- March 2011
- Posted By Nitzan Shaer
- 0 Comments
Last week I had the pleasure of moderating a WebInno panel: Building Products That Win. Our panelists were Ben Foster, vice president of product at Opower, Adam Medros, vice president of product at TripAdvisor and Fareed Behmaram-Mosavat, director of product, Boston Studio at Zynga. Many thanks to David Beisel and Rob Go for putting together this exciting panel.
The statistic that 95 percent of new products introduced each year fail (according to AcuPoll) is often cited. While some may see that as discouraging odds, I view it as a motivator. It’s a call to action to every product strategist and product manager: what can we do now, to ensure the new product on which we are working can fall within the slim margin of 5 percent of products that win? Our panelists shared their thoughts – both big, strategic ideas and smaller, tactical operating principles – on how to create successful products.
Here’s what jumped out at me:
Customer feedback. All our panelists agreed customer feedback is vital throughout the product development process. Gathering customer feedback does not mean doing a round of 10 interviews in the beginning of the product creation process. It literally means means understanding what users want every step of the way. This echoes my own experience – while I was at Skype leading the team to build out the mobile product, we had customers in our offices every Wednesday. Whether we wanted them or not. Whether we were ready to show them new product or not. It was a refreshing (and at times cold shower) experience that kept us honest and on track.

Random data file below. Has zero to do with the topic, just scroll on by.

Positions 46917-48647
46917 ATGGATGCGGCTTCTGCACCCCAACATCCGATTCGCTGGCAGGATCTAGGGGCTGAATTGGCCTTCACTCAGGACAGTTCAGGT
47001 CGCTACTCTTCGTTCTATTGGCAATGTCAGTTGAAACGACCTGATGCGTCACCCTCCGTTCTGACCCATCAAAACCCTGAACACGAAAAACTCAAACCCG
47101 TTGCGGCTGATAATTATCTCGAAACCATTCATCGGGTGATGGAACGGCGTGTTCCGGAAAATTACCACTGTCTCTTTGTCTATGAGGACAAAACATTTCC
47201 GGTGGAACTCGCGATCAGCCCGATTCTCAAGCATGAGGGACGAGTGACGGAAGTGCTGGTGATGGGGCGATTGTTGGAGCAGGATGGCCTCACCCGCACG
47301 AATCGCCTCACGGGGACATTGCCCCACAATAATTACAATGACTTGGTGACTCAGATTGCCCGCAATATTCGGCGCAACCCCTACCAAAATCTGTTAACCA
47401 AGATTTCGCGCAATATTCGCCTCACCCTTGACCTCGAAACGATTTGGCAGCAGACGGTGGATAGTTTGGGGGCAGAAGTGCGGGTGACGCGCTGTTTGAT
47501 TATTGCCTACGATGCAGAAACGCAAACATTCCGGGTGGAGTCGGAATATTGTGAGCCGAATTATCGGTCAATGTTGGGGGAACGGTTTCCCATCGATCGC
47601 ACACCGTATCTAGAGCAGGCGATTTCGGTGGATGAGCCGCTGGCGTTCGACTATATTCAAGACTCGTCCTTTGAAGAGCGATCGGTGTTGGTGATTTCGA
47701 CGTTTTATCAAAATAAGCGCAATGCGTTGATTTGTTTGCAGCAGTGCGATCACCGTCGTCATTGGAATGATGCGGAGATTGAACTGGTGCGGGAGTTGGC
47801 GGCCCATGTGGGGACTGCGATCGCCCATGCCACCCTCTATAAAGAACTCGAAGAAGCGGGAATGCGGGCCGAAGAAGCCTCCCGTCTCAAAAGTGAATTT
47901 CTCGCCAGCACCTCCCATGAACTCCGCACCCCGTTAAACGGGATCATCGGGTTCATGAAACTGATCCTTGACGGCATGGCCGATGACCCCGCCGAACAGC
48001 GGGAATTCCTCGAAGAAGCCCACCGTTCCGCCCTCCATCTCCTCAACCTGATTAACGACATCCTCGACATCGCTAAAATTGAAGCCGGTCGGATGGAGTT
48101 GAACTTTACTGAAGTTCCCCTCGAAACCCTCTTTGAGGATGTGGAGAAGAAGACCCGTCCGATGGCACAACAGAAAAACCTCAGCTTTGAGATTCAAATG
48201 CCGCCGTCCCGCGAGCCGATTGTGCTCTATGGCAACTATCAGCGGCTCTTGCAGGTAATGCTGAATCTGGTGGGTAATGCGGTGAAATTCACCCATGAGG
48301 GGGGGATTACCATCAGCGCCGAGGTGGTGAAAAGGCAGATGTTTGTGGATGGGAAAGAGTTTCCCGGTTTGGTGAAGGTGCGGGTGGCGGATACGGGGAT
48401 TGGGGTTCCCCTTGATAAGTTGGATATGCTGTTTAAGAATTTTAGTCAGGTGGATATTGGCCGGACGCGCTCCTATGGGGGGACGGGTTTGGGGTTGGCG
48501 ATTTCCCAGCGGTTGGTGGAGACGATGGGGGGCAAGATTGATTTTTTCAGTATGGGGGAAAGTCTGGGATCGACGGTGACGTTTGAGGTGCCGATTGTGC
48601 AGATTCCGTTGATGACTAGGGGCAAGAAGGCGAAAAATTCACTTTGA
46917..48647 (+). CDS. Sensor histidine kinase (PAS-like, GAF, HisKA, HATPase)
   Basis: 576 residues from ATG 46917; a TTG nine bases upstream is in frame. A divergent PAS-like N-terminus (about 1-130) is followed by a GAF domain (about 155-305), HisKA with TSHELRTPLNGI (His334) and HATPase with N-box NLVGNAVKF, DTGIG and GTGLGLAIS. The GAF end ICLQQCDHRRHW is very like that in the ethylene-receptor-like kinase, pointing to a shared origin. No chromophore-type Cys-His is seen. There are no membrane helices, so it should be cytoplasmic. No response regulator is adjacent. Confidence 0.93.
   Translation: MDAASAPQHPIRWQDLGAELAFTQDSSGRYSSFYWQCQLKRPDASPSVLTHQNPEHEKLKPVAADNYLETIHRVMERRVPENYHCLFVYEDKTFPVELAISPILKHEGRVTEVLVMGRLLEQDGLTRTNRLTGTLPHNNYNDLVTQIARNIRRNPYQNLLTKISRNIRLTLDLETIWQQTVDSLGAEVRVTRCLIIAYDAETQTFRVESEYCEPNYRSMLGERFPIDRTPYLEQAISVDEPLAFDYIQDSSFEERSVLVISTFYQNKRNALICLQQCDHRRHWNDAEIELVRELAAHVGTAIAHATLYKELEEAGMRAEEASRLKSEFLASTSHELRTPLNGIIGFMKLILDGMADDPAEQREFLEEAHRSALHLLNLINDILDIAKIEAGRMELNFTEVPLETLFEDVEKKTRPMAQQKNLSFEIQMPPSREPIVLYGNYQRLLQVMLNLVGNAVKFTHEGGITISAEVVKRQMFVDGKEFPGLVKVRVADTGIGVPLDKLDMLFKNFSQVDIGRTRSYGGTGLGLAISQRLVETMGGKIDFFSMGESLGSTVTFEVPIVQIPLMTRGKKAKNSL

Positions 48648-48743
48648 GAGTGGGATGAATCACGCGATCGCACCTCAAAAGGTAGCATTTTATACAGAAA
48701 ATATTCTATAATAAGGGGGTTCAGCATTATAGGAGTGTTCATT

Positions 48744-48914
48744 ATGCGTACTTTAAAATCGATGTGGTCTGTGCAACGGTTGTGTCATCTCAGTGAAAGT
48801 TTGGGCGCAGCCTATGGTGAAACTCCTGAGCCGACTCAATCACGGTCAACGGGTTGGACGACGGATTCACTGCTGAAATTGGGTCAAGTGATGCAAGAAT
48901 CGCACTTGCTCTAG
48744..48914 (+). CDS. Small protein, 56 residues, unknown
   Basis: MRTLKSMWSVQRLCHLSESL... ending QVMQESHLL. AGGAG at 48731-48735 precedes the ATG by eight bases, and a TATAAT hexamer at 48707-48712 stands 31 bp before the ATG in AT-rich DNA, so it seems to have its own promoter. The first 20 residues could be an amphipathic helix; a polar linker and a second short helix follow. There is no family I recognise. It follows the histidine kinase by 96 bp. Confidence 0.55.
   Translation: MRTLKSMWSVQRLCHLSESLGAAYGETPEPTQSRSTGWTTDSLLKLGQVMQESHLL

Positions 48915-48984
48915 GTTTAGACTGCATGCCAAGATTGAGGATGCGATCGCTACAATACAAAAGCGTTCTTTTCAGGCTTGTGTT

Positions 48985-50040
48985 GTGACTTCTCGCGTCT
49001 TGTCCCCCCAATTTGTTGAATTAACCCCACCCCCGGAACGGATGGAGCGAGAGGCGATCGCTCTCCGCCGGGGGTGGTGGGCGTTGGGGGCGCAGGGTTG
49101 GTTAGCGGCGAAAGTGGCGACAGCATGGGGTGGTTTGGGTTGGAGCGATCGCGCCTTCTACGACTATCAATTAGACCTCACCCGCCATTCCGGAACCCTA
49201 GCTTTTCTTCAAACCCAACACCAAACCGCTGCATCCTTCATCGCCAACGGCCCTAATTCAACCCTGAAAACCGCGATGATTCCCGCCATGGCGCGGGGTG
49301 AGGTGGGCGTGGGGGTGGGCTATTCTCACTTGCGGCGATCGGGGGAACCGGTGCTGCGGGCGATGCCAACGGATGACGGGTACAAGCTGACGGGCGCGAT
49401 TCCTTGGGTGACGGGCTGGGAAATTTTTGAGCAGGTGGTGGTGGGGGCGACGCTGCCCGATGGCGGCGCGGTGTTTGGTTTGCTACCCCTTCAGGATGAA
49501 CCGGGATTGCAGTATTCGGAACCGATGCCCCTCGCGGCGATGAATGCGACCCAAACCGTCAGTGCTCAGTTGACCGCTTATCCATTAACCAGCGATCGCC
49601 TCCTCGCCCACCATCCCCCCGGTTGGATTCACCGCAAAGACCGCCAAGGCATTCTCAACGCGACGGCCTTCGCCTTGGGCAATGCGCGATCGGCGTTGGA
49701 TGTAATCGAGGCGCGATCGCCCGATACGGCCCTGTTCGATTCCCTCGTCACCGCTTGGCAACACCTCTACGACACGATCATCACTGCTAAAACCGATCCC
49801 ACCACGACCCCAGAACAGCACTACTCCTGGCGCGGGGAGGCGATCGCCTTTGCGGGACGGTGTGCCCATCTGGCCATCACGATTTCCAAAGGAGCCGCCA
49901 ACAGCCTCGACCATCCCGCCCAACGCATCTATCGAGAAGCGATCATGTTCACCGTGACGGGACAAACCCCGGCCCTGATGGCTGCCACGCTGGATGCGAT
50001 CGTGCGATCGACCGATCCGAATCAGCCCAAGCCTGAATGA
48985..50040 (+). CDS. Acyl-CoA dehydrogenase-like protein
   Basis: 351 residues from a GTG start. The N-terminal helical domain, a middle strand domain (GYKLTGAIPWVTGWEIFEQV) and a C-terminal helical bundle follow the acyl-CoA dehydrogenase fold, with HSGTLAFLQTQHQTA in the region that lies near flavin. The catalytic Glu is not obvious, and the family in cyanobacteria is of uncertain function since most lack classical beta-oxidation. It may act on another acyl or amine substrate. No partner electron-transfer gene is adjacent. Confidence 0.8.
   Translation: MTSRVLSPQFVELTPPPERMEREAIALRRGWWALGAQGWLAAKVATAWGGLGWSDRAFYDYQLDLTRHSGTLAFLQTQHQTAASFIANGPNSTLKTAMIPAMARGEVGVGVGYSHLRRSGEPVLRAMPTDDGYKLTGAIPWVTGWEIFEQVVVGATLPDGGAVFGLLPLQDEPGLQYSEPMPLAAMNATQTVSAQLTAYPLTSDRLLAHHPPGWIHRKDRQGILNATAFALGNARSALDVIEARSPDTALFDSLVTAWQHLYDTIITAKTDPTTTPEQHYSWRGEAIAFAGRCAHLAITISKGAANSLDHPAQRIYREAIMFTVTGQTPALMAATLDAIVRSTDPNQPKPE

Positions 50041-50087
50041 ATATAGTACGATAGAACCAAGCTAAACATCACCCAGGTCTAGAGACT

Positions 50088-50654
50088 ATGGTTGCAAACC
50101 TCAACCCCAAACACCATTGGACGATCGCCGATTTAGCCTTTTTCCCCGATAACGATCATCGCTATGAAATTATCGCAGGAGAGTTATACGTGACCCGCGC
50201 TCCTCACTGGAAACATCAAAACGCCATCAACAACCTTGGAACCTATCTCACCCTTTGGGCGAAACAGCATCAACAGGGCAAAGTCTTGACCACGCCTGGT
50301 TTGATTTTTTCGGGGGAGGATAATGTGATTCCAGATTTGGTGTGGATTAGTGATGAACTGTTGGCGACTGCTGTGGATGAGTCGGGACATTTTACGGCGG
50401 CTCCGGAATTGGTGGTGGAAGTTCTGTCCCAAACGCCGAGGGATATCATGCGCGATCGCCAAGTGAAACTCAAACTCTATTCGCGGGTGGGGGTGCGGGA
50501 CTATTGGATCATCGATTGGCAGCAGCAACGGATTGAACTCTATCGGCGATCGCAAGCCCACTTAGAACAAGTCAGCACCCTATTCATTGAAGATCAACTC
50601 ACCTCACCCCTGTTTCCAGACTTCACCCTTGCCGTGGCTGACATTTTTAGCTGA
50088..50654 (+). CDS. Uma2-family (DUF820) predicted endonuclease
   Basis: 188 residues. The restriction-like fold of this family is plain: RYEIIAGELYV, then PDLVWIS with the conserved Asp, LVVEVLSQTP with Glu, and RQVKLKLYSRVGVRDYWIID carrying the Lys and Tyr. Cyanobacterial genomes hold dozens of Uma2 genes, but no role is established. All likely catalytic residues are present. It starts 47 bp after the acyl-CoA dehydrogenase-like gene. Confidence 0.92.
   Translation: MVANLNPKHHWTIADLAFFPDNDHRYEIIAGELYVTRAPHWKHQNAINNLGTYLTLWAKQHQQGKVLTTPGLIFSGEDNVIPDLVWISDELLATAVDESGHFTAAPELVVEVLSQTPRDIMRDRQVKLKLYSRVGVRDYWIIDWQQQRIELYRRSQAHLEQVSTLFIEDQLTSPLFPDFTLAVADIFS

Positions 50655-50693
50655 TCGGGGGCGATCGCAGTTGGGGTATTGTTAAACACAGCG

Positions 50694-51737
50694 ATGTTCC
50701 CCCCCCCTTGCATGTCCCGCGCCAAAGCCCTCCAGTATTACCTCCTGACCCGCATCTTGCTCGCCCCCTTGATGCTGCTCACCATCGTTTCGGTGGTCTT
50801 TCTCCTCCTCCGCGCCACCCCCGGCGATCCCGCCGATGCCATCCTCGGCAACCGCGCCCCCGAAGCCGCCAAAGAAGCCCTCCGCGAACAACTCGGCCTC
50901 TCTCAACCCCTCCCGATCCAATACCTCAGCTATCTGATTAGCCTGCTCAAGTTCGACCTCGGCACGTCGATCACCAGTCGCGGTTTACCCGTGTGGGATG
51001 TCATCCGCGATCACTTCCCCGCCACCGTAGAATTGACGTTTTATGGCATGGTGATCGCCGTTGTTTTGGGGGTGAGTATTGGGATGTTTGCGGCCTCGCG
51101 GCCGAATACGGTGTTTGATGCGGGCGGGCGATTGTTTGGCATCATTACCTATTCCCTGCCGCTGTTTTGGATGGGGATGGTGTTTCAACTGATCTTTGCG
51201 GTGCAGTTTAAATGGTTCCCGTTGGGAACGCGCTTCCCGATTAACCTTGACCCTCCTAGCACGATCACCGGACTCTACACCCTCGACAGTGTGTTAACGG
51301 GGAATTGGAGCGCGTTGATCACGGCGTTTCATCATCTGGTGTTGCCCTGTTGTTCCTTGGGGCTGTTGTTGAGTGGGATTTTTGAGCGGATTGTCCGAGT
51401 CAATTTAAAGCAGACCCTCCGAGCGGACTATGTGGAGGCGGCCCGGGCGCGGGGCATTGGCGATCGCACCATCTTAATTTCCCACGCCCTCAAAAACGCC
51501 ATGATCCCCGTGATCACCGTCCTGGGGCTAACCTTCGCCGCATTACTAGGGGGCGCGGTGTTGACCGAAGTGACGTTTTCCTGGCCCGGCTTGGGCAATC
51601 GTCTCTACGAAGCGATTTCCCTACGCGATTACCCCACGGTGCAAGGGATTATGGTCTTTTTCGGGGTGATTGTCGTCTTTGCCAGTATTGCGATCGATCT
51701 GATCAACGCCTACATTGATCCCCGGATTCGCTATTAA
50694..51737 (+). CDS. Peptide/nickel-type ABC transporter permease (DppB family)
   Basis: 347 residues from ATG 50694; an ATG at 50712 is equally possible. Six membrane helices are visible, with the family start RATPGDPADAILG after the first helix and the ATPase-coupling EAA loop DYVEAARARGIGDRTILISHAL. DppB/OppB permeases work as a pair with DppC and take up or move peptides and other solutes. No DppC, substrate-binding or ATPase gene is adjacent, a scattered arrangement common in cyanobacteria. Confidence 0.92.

One of the interesting points made by the panelists is that you need to be strategic about customer feedback. As noted by Ben Foster, “Don’t just listen to what the customer says, watch what they do, and what they are truly looking for.”
Don’t fall victim to feature creep. It takes a unique skill set and drive to innovate and create new products. There’s a rush some get when solving an “unsolvable” problem or inventing something completely new. Unfortunately, that rush can overwhelm the product strategy. It’s easy for a development team to get caught up in creating and lose focus on solving a problem.
Adam Medros of Trip Advisor offered his solution to this problem. Every product roadmap of his has a “not gonna happen” column, which is enforced religiously.
Vision and motivation. The product team needs to understand – and embody – the vision for the product – and how that product fits within the overall business plan. Vision and motivation are reflections of the makeup of the product team. As Fareed Behmaram-Mosavat commented, “everyone on the product team must be proud of the current product, but dissatisfied enough to keep kicking butt.”
While no single panel (or blog post for that matter) can unlock all the secrets to building a successful product, the ideas shared at WebInno are great starting points for product managers and product strategists at companies of all sizes – not just startups.